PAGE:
To return to the sexual danger briefly, there is a moment in the film where it seems Jackson and Rose might become lovers, which again seems to come more from Hangsaman, sometimes classified as a lesbian novel (although one of the lesbians would be imaginary) than from Jackson’s biography. Franklin writes that “although characters who may be lesbians appear more than once in her fiction, Jackson—typically for her era and her class—evinced a personal horror of lesbianism. It’s possible that the relatively extreme way in which she would later disparage lesbians reflects some repression on her part . . . but that is conjecture only.” Perhaps this is why the sexual tension between the two women dissolves before it can make sense of itself.
There are subtler connections between Shirley and Jackson’s writing too, which may be just a matter of a fan gleefully picking up breadcrumbs, but so be it. Chiefly The Hanged Man, of course, whose appearance in one’s Tarot indicates not death but transformation. Both Shirley and Hangsaman also include scenes of professors playing music for their classrooms, and feature a young, innocent woman trying to make friends with the mercurial wife of her English professor. There’s even an imagined death of the young woman’s lover, though in Shirley it’s at the feet of his sexed-up students. Then: “They talk about me in town,” Moss’s Jackson says, and I think of If We Have Always Lived in the Castle. How could I not?
There’s also the fact that the film ably mimics one of Jackson’s finest abilities as a writer: her way of distinctly—and often brutally—characterizing the different occupants of a room in what feels like an impossibly small number of words. Others have pointed out the brilliance of the film’s second cocktail party scene, in which Jackson pours red wine directly on her hostess’s sofa (the hostess is sleeping with her husband, to be fair), and then as the woman comes over, frantically trying to clean it up, and Jackson half-heartedly swipes at the stain, all the hostess can say is “No no no, don’t rub, dab!” Everything you need to know about Jackson, and the world she was forced to occupy, exists within.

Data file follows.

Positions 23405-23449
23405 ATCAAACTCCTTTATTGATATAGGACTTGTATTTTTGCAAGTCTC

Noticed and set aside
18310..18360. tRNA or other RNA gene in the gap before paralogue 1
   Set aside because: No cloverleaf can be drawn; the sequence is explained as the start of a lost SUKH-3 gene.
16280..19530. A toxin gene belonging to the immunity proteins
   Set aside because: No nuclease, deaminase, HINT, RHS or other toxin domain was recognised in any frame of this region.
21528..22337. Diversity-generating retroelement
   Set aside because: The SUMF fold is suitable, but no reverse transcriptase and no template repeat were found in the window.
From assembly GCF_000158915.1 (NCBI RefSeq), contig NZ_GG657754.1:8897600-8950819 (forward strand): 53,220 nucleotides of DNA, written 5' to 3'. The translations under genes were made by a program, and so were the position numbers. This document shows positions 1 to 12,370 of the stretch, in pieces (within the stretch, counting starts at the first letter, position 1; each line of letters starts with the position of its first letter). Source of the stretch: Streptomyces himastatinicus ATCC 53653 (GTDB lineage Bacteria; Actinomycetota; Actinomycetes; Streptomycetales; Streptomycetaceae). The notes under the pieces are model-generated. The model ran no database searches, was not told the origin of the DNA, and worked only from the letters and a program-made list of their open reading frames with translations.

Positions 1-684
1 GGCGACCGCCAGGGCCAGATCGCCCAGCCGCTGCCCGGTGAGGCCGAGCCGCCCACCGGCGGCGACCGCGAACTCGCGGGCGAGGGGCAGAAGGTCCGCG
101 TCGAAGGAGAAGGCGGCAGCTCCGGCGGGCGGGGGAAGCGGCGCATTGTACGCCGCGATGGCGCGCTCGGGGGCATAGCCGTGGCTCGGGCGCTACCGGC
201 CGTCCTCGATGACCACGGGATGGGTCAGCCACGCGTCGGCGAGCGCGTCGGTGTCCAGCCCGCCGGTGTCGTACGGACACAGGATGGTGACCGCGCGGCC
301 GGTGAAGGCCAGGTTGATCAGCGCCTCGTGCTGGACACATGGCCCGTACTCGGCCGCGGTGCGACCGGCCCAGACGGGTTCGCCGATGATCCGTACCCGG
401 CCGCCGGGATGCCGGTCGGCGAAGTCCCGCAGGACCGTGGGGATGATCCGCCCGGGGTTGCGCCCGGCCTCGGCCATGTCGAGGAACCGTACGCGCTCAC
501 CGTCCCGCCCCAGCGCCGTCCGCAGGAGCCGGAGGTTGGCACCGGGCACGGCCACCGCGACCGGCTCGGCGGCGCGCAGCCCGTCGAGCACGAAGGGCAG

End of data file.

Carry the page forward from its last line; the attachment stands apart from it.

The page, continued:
I will say that the portrayal of Jackson’s writerliness is particularly delicious and delirious in Shirley. There are the usual scenes of balling up typed pages and throwing them away in disgust, but I laughed out loud at one drafting desk voice over: “Paula was seventeen and already disappointed; the dread of going to college—no. She was seventeen, an age that brought with it the possibility of a whole life ahead—fuck. That brought with it the stabbing nervousness that at any moment, her life would go horribly—fuck!” Later, her response to Rose asking whether the writing is going well is sheer perfection, though I’m not sure whether I completely approve of the inspiration for her novel being treated like a series of visions.
By the end of the film, I almost get the sense that Rose is Jackson’s imaginary friend, as Tony was Natalie’s—and yet it is Rose who “goes mad,” or perhaps “goes enlightened,” in a kind of transference. But ultimately, it doesn’t matter: none of the doubling and folding and repeating has to line up exactly in order to resonate. That’s how you know it’s art. These works resonate with one another, building on each other’s many pleasures to create something greater than any one alone. For that reason, while I do recommend Shirley, I also recommend you return to Hangsaman first, or soon after, for further transformation.